June 1, 2021 — Ionizing radiation is used for treating nearly half of all cancer patients. Radiotherapy works by damaging the DNA of cancer cells, and cells sustaining so much DNA damage that they cannot sufficiently repair it will soon cease to replicate and die. It's an effective strategy overall, and radiotherapy is a common frontline cancer treatment option. Unfortunately, many cancers have subsets of cells that are able to survive initial radiotherapeutic regimens by developing mechanisms that are able to repair the DNA damage. This often results in resistance to further radiation as cancerous growth recurs. But until recently, little was known about exactly what happens in the genomes of cancer cells following radiotherapy.
To probe the traits of post-radiotherapy cancer genomics, Jackson Laboratory (JAX) Professor Roel Verhaak, Ph.D., led a team that analyzed gliomas, a brain cancer, both when they first arose and after they recurred in 190 patients. They also looked at data from nearly 3,700 other post-treatment metastatic tumors. In "Radiotherapy is associated with a deletion signature that contributes to poor outcomes in cancer patients," published in Nature Genetics, the researchers present findings showing that radiotherapy is associated with consistent genomic damage in the form of a large number of DNA deletions. The study also implicates an error-prone DNA damage repair mechanism as being an important contributor to the deletion signature. Targeting this DNA repair mechanism may help maximize the efficacy of radiotherapy. The study was co-led by Floris Barthel, M.D., a senior fellow in the group, and first author Emre Kocakavuk, M.D., a visiting student from University Hospital Essen in Germany.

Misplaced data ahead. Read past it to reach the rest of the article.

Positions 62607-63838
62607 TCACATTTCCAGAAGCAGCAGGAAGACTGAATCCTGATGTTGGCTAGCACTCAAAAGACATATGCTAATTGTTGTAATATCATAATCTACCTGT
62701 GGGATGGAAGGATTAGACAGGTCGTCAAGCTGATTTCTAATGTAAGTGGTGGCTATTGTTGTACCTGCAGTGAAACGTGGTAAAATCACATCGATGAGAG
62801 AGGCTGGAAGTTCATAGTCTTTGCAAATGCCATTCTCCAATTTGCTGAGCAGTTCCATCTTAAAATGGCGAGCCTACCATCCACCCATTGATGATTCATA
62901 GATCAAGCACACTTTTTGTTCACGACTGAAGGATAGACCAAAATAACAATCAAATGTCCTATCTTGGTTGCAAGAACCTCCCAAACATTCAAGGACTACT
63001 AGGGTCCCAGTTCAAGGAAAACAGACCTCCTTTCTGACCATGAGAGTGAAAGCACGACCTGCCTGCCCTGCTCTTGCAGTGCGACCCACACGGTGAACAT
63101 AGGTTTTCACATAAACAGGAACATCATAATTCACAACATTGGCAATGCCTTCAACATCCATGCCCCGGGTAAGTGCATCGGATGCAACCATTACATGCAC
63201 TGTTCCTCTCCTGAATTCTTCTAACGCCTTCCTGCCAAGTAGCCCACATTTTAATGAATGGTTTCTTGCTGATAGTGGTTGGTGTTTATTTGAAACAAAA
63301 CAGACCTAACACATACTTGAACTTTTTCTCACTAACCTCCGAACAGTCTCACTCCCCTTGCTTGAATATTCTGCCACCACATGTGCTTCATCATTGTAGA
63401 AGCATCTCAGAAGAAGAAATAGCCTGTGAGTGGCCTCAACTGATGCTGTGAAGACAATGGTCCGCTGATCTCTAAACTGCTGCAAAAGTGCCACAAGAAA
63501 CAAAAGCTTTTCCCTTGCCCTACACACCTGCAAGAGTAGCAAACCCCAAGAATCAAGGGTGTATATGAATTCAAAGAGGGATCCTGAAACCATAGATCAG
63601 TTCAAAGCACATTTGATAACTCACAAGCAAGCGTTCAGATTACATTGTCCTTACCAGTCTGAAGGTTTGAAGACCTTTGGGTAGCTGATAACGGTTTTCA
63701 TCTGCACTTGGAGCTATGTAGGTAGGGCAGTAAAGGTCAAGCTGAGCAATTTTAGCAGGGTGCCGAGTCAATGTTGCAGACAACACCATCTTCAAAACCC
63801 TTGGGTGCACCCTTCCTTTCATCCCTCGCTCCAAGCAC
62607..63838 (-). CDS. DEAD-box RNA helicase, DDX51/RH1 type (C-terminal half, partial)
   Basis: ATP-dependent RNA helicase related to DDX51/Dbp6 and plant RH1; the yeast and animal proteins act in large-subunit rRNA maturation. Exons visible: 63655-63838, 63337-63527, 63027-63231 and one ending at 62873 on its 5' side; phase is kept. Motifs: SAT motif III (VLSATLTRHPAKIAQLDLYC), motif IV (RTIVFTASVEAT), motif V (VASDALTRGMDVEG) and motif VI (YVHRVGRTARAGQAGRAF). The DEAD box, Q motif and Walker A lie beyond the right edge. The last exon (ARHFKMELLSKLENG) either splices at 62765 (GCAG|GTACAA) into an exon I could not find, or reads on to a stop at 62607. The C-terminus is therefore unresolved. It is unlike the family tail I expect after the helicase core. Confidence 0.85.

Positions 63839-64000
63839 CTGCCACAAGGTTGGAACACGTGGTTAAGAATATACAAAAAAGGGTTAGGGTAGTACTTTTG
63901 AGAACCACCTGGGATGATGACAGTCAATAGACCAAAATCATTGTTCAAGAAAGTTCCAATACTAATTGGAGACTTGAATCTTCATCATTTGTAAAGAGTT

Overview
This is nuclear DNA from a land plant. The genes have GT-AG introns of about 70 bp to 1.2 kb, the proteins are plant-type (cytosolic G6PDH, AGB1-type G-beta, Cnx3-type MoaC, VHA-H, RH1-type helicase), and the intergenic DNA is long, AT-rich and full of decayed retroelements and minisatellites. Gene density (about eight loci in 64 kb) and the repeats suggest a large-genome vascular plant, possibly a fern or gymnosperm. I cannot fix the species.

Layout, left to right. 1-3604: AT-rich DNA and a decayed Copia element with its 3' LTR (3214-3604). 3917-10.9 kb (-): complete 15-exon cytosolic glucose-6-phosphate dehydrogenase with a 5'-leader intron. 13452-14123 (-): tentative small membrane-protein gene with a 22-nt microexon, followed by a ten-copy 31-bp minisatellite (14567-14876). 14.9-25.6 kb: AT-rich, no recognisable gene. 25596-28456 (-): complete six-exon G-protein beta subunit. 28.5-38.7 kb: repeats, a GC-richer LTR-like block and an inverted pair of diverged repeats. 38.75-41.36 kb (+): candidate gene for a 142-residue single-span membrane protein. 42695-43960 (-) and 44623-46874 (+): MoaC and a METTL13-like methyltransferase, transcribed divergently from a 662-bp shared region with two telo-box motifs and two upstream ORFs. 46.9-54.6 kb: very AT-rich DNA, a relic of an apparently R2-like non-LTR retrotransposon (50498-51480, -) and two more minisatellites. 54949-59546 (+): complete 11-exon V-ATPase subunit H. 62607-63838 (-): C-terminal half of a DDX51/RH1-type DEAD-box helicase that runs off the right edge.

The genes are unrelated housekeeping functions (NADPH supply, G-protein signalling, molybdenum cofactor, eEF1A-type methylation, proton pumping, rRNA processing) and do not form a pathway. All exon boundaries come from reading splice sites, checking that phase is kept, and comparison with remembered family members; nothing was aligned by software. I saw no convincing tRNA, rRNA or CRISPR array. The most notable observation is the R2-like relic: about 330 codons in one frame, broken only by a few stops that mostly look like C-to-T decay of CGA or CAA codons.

Analyzing the pre- and post-treatment glioma datasets as well as the post-treatment metastatic tumor dataset, Verhaak and his team identified a significant increase of small (five to 15 base pair) deletions and chromosome or chromosome-arm level deletions in response to radiation. Furthermore, the post-treatment small deletion pattern had distinct characteristics that implicate canonical non-homologous end joining (c-NHEJ) as the preferred repair pathway for radiation-induced DNA damage.
"c-NHEJ is an error-prone mechanism for DNA repair that cancer cells need to use to mitigate the damage done by radiation. We discovered that small deletions commonly happen as a consequence," said Verhaak.
The research also reveals that patients who acquire the high small deletion burden have significantly shorter survival than others post-radiotherapy. The finding implies that the deletion signature is associated with a loss of sensitivity to subsequent radiotherapy and suggests that the presence of many small deletions may serve as a biomarker for radiotherapy response. Somewhat paradoxically, tumors that acquire the high deletion burden signature appear to become robust, possessing sufficient, if not precise, DNA repair to survive mutation-inducing treatments. Therefore, even if initial radiotherapy is effective, recurrent tumors that exhibit this genomic trait are unlikely to respond to more.
On the other hand, the study supports the hypothesis that DNA repair inhibitors likely represent an effective therapeutic strategy and could improve cancer cell response to radiotherapy. At this point, research has indeed indicated that drugs known as PARP inhibitors are effective for treating various cancer types, and preliminary work is being done to evaluate other candidate DNA repair mechanism inhibitors.
"Finding a robust signature of c-NHEJ in post-irradiated tumors is very exciting because it suggests that slowing this repair process during radiotherapy could potentially increase the effectiveness of treatment," said Barthel.
For more information: www.jax.org